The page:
Monomoy Opens Season With Sondheim's Sublime 'A Little Night Music'

By: Joan Tacke Aucoin

Stephen Sondheim's 1973 Tony Award winning musical is Monomoy Theatre's brilliant season opening production running for the next two weeks. House lights up, curtain drawn, orchestra in fine tune, fabulous

acting, strong and impressive voices, exquisite costuming in silks and satins, simple set design, and in perfect step. The Monomoy Players sponsored by the University of Hartford take center stage in the petite, historic, air-conditioned theater on Main Street. Maestro, please let the magic begin.

"Send in the Clowns" is the most popular number from Sondheim's award-winning score. It is a show stopper reprised twice, and you will wish to sing along. Hugh Wheeler's book on the romantic escapades and disappointments of several couples enacted is said to have been named and founded on Mozart's Serenade No. 13 for strings and Ingmar Berman's 1955 film, "Smiles of a Summer Night." Bergman begged to differ after seeing the show. Set in Sweden at the turn of the century, the overture introduces couples in a lively waltz of pairings. I could not help but wonder how my four Swedish great-aunts who introduced me to the Monomoy Theatre a very, very long time ago would have have reviewed the action. They were prim, proper, fiercely independent, and a bit saucy, too.

Monomoy favorites Holly Holcomb, Mary O'Brady, Ricky Oliver and Colleen Welsh return to star under Artistic Director Alan Rust's finely detailed messaging. Leave the children at home for this one, teens will be curious, however. It is an adult-themed show. Love, marriage, seduction, virginity, mistresses, a teen trophy wife, a

lawyer versus a viperous militaristic dragoon, a ministry student feeling teased, a diva actress and her aging mom, morbidity, champagne, croquet, and second chances.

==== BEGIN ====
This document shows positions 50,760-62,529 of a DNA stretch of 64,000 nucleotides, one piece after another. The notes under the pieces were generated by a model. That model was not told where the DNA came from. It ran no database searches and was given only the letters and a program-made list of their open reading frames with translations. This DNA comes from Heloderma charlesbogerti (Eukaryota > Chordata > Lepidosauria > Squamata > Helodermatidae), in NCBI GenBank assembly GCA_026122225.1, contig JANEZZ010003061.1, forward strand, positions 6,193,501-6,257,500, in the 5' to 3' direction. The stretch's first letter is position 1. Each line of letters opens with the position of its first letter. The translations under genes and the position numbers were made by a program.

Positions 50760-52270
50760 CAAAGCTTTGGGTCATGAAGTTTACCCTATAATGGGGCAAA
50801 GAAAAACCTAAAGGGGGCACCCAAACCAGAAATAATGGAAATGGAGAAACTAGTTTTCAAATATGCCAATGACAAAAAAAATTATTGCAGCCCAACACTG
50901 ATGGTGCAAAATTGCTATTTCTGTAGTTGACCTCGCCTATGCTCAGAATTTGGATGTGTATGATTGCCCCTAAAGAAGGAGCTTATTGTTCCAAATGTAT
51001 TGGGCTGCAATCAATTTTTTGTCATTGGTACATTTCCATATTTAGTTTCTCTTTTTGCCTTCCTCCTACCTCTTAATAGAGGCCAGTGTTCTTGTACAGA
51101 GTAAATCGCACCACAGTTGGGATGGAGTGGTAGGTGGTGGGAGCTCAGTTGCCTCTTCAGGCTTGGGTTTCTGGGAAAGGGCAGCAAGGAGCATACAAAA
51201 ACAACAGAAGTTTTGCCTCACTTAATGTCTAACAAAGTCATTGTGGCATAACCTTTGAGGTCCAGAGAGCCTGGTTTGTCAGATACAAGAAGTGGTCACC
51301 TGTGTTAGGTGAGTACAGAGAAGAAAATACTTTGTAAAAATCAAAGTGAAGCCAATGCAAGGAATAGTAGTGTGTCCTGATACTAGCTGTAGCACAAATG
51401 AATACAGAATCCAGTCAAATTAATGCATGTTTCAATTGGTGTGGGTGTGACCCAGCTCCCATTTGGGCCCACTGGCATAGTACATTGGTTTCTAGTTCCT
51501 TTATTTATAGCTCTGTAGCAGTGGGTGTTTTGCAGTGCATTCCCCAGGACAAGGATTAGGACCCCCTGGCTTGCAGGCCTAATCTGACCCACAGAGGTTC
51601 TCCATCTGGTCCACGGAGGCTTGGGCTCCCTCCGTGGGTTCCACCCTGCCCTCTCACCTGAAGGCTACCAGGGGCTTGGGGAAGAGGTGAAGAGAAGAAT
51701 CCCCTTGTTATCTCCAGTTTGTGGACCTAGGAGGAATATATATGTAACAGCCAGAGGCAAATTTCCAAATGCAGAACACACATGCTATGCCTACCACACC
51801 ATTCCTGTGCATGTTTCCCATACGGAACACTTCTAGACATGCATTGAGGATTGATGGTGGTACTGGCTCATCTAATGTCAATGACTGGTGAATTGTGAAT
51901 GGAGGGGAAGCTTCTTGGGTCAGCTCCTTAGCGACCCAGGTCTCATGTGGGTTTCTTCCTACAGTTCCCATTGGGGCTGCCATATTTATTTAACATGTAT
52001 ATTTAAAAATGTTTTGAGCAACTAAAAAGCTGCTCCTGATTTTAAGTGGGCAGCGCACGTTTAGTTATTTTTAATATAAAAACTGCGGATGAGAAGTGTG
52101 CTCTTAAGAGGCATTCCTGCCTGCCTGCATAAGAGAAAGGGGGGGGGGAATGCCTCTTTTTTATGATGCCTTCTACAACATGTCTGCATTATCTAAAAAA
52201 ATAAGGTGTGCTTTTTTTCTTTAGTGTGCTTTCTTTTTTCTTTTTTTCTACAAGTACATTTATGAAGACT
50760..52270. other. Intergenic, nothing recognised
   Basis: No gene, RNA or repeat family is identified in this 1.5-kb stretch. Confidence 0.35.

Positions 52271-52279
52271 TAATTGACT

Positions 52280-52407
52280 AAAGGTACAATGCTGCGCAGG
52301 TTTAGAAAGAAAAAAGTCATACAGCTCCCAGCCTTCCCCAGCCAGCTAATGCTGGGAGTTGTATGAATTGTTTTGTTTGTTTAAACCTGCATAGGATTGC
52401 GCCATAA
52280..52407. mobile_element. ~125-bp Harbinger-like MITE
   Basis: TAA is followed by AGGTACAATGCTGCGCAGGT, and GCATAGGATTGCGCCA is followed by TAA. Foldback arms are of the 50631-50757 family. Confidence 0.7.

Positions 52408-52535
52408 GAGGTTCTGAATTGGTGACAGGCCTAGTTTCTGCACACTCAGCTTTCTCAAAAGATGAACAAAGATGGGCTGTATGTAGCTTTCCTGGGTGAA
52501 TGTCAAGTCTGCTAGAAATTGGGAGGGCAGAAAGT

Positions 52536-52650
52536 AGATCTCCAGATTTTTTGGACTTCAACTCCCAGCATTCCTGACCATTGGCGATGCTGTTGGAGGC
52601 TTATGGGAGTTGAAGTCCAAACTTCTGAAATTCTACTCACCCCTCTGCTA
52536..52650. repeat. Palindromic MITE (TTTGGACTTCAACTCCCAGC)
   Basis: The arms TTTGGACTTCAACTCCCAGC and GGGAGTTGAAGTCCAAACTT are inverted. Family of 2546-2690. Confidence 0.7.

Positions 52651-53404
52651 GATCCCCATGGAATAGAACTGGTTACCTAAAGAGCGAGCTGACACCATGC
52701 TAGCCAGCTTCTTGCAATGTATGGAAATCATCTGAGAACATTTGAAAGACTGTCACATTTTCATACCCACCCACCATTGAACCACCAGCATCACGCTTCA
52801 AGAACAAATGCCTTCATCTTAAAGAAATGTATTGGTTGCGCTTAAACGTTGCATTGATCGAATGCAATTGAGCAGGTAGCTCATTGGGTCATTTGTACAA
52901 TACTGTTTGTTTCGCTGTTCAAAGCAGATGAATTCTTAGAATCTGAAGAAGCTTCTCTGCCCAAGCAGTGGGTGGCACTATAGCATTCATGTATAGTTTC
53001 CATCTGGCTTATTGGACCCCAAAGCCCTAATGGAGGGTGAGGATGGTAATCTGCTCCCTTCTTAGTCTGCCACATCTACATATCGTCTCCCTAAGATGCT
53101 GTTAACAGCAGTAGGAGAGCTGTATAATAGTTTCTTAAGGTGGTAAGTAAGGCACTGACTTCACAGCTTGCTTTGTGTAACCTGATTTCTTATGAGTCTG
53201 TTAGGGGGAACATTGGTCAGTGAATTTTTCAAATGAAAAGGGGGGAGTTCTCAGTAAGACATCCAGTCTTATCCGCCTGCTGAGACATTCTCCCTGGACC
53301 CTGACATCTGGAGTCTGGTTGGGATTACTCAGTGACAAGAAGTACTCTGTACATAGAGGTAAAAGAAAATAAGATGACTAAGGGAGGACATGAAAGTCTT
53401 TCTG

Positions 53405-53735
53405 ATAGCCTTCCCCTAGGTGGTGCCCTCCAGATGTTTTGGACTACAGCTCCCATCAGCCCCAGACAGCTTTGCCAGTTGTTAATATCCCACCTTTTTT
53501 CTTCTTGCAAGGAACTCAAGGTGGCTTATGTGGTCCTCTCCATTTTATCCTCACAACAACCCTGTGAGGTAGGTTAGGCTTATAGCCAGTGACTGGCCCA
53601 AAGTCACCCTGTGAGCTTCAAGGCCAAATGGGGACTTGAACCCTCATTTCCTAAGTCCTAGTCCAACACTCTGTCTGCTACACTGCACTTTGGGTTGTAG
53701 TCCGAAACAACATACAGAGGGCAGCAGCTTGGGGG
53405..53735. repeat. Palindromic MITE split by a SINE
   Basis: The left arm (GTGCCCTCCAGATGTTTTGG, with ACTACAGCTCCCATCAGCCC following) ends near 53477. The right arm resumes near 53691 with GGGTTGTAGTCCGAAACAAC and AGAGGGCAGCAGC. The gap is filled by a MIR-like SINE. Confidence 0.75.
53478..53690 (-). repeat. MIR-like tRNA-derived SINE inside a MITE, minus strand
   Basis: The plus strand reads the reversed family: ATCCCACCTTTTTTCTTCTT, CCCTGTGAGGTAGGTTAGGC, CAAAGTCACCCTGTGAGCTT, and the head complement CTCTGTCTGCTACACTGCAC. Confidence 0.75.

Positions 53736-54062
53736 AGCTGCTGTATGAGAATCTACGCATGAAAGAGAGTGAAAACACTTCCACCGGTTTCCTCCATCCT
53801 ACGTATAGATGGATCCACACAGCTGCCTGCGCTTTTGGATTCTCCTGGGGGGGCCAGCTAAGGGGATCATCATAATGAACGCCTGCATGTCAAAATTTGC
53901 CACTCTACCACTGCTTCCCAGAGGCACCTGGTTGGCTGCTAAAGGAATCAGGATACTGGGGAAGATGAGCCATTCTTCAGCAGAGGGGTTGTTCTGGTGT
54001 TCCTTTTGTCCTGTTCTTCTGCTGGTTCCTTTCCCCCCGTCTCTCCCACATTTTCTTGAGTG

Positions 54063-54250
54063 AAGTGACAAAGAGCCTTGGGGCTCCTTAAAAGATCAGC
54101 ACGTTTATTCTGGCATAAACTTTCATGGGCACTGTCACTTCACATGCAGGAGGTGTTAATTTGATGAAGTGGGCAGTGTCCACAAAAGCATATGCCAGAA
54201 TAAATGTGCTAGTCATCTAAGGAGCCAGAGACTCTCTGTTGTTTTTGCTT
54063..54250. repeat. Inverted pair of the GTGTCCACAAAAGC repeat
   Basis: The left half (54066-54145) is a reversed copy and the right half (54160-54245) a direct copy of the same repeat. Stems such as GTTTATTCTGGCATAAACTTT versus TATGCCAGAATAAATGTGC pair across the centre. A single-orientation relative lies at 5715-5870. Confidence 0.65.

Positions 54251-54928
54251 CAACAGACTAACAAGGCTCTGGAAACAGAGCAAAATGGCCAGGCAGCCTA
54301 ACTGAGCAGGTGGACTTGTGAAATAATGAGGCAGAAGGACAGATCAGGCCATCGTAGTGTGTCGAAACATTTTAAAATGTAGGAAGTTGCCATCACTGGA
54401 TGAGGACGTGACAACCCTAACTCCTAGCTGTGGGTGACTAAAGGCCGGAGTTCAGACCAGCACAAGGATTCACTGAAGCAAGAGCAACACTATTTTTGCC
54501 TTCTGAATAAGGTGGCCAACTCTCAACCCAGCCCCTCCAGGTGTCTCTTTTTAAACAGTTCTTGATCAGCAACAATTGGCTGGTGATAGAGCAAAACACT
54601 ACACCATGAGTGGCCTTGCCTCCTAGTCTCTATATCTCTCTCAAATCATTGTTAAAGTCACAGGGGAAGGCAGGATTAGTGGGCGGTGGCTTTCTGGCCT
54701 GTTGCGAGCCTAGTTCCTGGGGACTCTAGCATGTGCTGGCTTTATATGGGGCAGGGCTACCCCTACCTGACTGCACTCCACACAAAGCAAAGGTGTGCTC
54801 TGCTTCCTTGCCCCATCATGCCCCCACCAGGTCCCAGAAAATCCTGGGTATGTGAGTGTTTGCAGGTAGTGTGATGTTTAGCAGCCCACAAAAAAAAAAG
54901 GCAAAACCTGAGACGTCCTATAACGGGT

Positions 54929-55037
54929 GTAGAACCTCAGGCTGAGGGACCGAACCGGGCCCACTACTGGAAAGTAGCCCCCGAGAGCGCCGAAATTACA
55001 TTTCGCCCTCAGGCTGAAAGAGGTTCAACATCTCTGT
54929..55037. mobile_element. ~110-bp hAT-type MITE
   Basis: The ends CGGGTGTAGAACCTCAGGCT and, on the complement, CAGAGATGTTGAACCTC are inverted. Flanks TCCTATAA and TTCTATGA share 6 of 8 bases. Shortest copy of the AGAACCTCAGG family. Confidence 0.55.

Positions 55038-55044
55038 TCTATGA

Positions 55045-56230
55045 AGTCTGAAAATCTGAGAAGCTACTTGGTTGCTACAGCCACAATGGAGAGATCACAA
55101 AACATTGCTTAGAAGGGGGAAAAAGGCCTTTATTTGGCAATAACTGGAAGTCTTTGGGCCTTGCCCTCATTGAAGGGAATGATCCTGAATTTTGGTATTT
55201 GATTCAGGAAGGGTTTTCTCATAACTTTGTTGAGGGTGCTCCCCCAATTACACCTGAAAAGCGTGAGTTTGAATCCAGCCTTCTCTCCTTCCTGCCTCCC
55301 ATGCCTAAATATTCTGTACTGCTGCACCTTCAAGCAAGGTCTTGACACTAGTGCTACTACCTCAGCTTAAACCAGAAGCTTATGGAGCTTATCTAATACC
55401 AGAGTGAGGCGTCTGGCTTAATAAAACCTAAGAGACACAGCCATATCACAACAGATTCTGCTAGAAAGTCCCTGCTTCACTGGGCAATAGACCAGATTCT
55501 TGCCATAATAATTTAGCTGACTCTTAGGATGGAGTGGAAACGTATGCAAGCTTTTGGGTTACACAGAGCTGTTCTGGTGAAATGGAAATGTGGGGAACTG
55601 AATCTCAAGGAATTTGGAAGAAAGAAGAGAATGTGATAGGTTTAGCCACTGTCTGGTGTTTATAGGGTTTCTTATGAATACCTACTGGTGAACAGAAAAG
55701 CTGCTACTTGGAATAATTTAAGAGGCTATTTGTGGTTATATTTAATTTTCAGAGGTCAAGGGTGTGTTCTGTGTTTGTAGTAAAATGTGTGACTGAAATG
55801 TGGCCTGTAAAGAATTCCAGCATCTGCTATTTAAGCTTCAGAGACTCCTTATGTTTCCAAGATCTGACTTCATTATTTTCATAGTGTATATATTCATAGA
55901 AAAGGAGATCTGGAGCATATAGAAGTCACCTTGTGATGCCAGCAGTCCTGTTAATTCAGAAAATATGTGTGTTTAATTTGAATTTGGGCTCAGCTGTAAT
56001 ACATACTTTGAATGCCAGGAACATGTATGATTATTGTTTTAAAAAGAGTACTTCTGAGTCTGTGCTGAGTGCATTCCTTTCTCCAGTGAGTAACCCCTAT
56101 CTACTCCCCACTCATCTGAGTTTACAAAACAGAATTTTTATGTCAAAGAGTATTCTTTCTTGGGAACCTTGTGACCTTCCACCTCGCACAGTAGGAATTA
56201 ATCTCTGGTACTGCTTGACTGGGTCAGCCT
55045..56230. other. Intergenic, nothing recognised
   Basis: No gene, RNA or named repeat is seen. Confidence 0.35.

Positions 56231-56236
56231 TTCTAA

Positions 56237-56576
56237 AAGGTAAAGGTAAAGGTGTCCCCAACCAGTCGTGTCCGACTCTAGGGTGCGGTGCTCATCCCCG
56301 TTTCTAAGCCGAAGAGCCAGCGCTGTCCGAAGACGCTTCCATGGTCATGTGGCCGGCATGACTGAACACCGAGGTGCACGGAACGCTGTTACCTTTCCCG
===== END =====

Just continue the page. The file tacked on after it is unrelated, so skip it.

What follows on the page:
Holly Holcomb becomes the Diva Desiree Armfeldt leading a Victorian women's march of planning, plotting, seducing, succeeding at finding clarity with the men they have loved after "so many years of muddle."

Holcomb's performance is star quality. While on tour Desiree reunites with her former lover, a kindly stuffed shirt lawyer Fredrik Egerman. Ricky Oliver is the professional at a loss of words in finding happiness "Now." Oliver endears himself to the audience. Holcomb and Oliver keep their chemistry in perfect pitch and believability.

In a vibrant number, "It's a Glamorous Life," Desiree ignites the evening with her former beau, teen daughter Fredrika (young Laura Axelrod is outstanding), her grand dame mother Madame Armfeldt (Mary O'Brady is stately, calming, wise), Maid Osamalla (Kristen Van Derlyn), and a colorful, talented chorus of Liebeslieders whose

waltzing introductions to Acts One and Two are truly elegant.

Fredrik tries to convince Desiree and himself that he is truly a happy man with a gorgeous, 18-year-old virgin wife, "You must Meet My Wife." Madame Armfeldt's wisdom cautions all about strange "Liasons." Fredrik also has a grown son Henrik ( Wolfe Lanier) who adds comic frustration as a seminary student moaning for attention.

Enter the brassy dragoon Count Carol-Magnus Malcolm impressed by himself (a dashing Gregory Rodriquez) with all the answers "In Praise of Woman." The Count just happens to be Desiree's present lover, being married to another woman is considered to be just a small snag. The Count's wife Countess Charlotte (Colleen Welsh, bold and beautiful) pairs up with Fredrik's young wife Anne (Olivia Fenton is lovely, polished, and in high energy form). The cast-aside wife meets the innocent trophy wife in a duet "Every Day a Little Death." Watch for maid Petra's earthy show finale. Mary Berthelsen provides a steamy, eye-popping closer.

"A Little Night Music" will truly transport you to the world of entertainment for a sublime summer's evening under a full moon where the women come to total agreement: "Mouths to be kissed before mouths to be fed." Phil Rittner's orchestra sits high atop Matthew Crane's aesthetically pleasing balcony adorned by French doors. Simple

seating areas move fluidly across the stage as do the choristers. Alison Pugh's lavish gowns made me think of Edith Head's gorgeous movie costuming. What a treat to have Chatham's own dance master Adam Spencer choreograph the show. We raise our champagne glasses to welcome this year's Monomoy Players, Equity guest artists, and Hartt

School of Music students. Here's to the magic in "A Little Night Music"!

 

DETAILS:
“A Little Night Music”

At Monomoy Theatre

Through July 1

Information and reservations: 508-945-1589, monomoytheatre.org